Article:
Much is known about the geometry of road networks within cities, and how these vary with city size and level of economic development. Less is known about how these structures influence the flows of people and activity within cities, and how that activity in turn feeds back to shape road network geometry. This paper studies data on road network geometry and road use and congestion from 92 cities, and finds that cities cluster into three distinct types reflecting different stages of centralisation. The authors (including LML External Fellow Hyejin Youn) introduce a simple geometric measure – “inness” – which reveals a directional bias as forces resulting from congestion, accessibility, and travel demand bend the fastest routes inward or outward from the city centre.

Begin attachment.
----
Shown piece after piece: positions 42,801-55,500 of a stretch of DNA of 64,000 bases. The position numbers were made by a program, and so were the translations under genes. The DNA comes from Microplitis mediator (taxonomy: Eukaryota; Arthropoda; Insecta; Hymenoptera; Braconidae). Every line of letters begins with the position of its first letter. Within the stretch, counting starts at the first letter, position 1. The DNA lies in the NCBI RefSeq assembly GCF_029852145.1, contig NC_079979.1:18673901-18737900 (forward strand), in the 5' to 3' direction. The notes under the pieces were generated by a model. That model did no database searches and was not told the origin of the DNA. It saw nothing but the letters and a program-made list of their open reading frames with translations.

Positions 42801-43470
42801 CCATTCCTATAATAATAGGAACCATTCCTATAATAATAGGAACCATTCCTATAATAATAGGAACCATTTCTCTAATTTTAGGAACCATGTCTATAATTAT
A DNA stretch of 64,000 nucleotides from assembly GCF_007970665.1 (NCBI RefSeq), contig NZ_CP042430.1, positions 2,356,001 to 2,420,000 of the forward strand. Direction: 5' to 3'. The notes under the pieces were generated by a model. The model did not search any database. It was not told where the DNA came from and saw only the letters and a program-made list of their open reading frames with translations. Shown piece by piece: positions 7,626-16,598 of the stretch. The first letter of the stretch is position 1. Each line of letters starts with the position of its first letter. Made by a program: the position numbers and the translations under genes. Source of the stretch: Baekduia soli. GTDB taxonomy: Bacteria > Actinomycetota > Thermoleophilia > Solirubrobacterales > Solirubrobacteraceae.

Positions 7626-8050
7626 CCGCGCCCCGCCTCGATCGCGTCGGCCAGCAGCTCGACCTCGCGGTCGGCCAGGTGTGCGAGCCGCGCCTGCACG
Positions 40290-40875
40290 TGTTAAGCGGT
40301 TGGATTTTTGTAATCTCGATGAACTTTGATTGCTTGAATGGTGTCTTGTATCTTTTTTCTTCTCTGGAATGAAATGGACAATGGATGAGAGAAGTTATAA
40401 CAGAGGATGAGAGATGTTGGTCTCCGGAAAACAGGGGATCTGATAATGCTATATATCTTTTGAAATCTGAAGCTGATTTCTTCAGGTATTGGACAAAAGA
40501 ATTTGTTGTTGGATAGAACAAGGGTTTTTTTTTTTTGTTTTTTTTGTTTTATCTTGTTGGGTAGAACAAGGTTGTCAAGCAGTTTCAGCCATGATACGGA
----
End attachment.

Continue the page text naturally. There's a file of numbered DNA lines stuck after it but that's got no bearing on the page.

London Mathematical Laboratory
8 Margravine Gardens
Science on Screen Season 5 – The Day the Earth Stood Still (U) + presentation by Noel Sharkey
Cinema 2, Barbican Centre London
12 November 2019 (6:20pm)
Ergodicity Economics School
23 March to 3 April 2020